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Welcome to POLIS

The establishment of the Department of Politics and International Studies (POLIS) in January 2009 provided a new institutional focus at Cambridge for teaching and research on politics in all its dimensions; international and comparative, theoretical and empirical, abstract and practical. POLIS is one of three departments in the Faculty of Human, Social and Political Science, together with the Departments of Sociology, and Archaeology and Anthropology, and is one of nine departments which constitute the School of Humanities and Social Sciences

The Department offers a wide range of undergraduate and postgraduate programmes. It has particular research strengths in international politics, including international history and international law, foreign and security policy, political economy, comparative politics and political thought. It has four Research Centres, the Centre of Governance and Human Rights, the Centre for Rising Powers, the Centre of International Studies, and the Cambridge Centre for Political Thought, which is run jointly with History. It is also closely linked to the Centre for the Study of the International Relations of the Middle East and North Africa, and a new European Centre @ POLIS was launched in 2014.

The undergraduate teaching of the Department is organised through the HSPS Tripos (Human, Social and Political Science). Students intending to specialise in Politics and International Relations take the Politics paper and the International Relations paper in Part I with two other papers, and then in Part II take a range of papers in Comparative and International Politics, International Relations and Political Thought. The aim of the course is to explore the different meanings of the ‘political’ and the ‘international’, to understand the different contexts of national and international politics, and the importance of ideas, institutions and processes in shaping political developments and choices. At the postgraduate level the Department offers an MPhil in International Relations and Politics, an MPhil in Public Policy, and a part-time MSt in International Relations. It also has a thriving PhD programme, which admits twenty students a year, and is linked to the ESRC doctoral training centre. More than 200 students from over 30 countries are currently enrolled on graduate programmes. Members of the Department also make significant contributions to the MPhil in Political Thought and Intellectual History and the MPhils in African, Development and Latin American Studies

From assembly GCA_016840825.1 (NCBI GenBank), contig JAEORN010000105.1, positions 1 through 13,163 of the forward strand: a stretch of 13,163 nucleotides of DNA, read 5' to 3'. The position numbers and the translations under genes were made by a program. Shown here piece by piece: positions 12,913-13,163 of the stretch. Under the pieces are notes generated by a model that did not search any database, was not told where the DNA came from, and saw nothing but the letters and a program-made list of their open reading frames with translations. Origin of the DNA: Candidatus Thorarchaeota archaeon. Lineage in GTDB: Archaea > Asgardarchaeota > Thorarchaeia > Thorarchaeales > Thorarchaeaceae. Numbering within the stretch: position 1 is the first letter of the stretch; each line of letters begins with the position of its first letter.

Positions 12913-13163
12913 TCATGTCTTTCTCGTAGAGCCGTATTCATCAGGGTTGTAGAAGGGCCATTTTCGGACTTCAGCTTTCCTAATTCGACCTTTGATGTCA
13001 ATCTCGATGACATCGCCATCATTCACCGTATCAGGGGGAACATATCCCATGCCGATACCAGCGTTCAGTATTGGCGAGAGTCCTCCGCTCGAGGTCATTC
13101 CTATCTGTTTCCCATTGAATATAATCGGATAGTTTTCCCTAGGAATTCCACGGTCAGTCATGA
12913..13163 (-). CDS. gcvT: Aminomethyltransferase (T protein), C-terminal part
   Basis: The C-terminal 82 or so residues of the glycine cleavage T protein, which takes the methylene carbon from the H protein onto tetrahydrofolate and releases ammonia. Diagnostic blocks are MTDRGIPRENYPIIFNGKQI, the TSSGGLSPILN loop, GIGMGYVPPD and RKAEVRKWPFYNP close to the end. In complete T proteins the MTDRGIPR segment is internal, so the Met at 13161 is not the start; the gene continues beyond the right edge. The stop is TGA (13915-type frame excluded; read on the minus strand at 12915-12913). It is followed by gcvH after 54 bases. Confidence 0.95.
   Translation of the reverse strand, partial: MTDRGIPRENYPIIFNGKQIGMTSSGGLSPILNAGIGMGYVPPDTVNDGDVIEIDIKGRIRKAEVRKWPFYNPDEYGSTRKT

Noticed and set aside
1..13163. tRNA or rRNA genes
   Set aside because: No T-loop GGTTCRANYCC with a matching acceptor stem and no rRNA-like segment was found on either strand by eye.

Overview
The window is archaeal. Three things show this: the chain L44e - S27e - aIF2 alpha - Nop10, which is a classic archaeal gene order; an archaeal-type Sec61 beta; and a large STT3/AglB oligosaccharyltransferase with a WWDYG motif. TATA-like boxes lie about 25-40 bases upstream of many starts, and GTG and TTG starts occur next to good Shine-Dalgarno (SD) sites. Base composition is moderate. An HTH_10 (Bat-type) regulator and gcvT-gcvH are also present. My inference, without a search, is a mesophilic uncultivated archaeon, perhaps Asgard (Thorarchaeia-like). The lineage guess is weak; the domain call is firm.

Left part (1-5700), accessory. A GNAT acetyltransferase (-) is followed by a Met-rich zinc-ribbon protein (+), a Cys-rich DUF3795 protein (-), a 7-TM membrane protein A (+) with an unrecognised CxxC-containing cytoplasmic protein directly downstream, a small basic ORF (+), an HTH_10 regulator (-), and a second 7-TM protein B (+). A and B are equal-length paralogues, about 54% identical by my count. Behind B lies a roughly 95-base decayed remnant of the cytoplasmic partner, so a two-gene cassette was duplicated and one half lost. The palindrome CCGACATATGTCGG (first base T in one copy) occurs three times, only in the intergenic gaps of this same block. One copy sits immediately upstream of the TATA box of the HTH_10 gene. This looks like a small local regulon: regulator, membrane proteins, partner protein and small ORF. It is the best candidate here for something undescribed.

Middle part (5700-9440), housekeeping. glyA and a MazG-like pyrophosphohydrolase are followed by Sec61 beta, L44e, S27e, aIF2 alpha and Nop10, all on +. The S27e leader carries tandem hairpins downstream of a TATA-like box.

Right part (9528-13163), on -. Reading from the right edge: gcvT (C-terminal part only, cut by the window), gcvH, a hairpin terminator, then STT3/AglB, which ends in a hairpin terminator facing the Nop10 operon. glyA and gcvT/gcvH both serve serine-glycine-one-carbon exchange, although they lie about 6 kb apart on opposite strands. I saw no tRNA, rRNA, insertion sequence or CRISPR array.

There are close links between POLIS and many other Departments and Faculties at Cambridge, including History, Sociology, Psychology, Law, Asian and Middle Eastern Studies, and Social Anthropology. Since 2011 the Department has included the Area Centres of African Studies, Latin American Studies, South Asian Studies and Development Studies, and since 2014 the Centre for Gender Studies, all of which are housed together in the Alison Richard Building (ARB) on the Sidgwick Site.